Friday, September 30, 2016

Summertime Fun is at an End

It seems that most all of our tiny visitors have moved on southward. We might catch a brief glimpse of one at a feeder 2 or 3 times a day, but for the most part they are gone. We had terrific summer traffic, though. The hummingbird bander was here in July, in August, and a surprise visit in September. All together, she banded 26 birds on our porch. It is awesome to know that we have contributed something, no matter how small, to the scientific study of these amazing creatures.

A couple of weeks ago when she came over, she banded 13 birds in just about 2 hours! For the previous visits, we've been neighborly and invited our neighbors over to observe the process. This last time we didn't tell anyone and Terrie was the scribe, recording the information that Veronica got from the measuring and weighing.

We're off to the Northwest Arkansas Arts and Crafts Festival in Springdale in a couple of weeks. Then we'll have our first experience at the Nashville Christmas Village in November. We cut back on our show participation this year. With any luck, the wholesale accounts we've picked up will be steady customers.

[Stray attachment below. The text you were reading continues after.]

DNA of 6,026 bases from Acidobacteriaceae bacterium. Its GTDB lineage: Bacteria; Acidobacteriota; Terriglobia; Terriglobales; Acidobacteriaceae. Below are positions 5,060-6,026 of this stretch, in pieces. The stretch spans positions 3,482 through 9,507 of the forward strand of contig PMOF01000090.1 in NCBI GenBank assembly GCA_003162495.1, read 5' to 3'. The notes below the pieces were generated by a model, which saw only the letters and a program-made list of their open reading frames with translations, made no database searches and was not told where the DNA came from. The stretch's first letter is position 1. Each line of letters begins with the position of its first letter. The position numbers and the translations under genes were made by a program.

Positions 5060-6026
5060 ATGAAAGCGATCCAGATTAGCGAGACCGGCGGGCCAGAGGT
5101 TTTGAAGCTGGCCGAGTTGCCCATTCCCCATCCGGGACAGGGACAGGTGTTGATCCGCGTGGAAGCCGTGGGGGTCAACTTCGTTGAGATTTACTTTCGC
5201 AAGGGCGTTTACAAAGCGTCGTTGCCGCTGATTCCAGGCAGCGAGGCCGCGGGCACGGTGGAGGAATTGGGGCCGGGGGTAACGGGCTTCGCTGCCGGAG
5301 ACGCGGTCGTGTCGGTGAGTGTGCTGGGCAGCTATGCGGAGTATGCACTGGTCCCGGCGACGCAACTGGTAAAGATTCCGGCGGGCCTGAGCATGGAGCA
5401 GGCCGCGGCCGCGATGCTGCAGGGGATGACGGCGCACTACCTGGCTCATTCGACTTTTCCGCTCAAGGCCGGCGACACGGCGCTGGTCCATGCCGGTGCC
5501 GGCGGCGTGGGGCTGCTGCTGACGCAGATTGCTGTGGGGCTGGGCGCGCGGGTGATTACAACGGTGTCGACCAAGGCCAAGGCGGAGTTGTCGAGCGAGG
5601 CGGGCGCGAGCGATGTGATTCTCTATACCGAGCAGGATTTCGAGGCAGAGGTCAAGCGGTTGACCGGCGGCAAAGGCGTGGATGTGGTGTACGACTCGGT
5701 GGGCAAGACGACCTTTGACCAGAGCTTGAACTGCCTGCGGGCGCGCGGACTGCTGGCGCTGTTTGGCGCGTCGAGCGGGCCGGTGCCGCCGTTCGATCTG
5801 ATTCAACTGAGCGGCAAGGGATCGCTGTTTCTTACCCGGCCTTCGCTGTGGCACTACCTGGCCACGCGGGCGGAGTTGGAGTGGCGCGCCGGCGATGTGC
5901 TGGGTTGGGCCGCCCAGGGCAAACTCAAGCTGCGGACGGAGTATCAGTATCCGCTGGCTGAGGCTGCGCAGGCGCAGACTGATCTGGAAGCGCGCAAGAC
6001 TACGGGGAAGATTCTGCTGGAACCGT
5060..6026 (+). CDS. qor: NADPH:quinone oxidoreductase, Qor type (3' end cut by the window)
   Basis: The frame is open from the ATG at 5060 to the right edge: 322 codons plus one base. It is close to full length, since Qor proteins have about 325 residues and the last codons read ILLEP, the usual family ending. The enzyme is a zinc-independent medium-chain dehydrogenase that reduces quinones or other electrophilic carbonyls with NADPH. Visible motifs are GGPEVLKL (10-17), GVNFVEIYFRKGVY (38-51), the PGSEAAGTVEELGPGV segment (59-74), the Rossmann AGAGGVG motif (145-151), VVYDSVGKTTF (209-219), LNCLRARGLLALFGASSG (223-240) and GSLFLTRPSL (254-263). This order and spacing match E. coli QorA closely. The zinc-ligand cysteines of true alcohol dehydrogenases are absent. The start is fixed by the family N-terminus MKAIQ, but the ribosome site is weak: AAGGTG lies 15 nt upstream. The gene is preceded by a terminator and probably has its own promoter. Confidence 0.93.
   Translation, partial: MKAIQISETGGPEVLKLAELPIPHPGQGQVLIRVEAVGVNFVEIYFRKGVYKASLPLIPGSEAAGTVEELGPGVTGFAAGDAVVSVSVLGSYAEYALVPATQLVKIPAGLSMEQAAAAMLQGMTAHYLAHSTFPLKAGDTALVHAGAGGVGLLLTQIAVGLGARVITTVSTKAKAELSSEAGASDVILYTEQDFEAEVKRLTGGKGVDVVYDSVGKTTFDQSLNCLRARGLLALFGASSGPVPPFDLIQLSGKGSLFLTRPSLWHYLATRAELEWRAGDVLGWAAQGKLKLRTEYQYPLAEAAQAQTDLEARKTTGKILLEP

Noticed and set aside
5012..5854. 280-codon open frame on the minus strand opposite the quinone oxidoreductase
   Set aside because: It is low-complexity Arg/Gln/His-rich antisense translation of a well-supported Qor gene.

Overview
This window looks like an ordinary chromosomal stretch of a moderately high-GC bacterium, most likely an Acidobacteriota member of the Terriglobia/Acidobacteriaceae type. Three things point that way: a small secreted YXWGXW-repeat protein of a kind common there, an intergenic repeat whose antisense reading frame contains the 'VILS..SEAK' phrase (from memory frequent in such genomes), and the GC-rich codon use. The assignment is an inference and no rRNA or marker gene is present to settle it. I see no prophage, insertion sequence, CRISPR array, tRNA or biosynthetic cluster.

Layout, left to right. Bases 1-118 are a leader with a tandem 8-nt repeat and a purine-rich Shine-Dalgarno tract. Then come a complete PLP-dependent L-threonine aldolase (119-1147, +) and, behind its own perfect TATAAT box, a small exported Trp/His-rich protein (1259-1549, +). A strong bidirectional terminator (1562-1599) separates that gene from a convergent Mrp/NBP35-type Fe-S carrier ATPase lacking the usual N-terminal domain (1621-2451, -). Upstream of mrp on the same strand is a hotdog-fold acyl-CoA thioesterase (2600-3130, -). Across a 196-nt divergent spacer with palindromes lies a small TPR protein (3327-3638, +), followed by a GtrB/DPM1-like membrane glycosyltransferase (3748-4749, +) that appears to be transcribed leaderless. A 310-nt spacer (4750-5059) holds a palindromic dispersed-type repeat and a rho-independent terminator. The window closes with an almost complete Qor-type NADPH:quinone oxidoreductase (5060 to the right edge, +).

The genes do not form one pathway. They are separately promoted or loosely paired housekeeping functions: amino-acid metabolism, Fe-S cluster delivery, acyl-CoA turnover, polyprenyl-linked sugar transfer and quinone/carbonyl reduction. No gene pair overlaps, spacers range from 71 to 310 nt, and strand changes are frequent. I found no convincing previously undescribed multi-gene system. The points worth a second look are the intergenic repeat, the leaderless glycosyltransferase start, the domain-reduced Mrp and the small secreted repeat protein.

Hummingbird fact for today: The instinct to migrate is so strong that nothing short of captivity can keep a healthy, normal migratory bird from going south. The few hummingbirds that try to winter in climates too cold for their survival most likely are physically unfit to migrate or have off-kilter internal compasses and would have died sooner had they not found feeders. By leaving a feeder up through the full migration period, you may give a disadvantaged bird a second chance at survival.

Monday, August 22, 2016

Not Getting Much Done

Who wants to work when the hummer activity is up? Besides, Bill is still "recovering" from last week's cataract surgery. So we sit and watch hummers getting fat in preparation for their migration. And the hummingbird bander is coming back this evening :-)


Hummingbird fact for today: Each species of hummingbird makes a different humming sound, determined by the number of wing beats per second.

Friday, August 12, 2016

It's Fattening Up Time!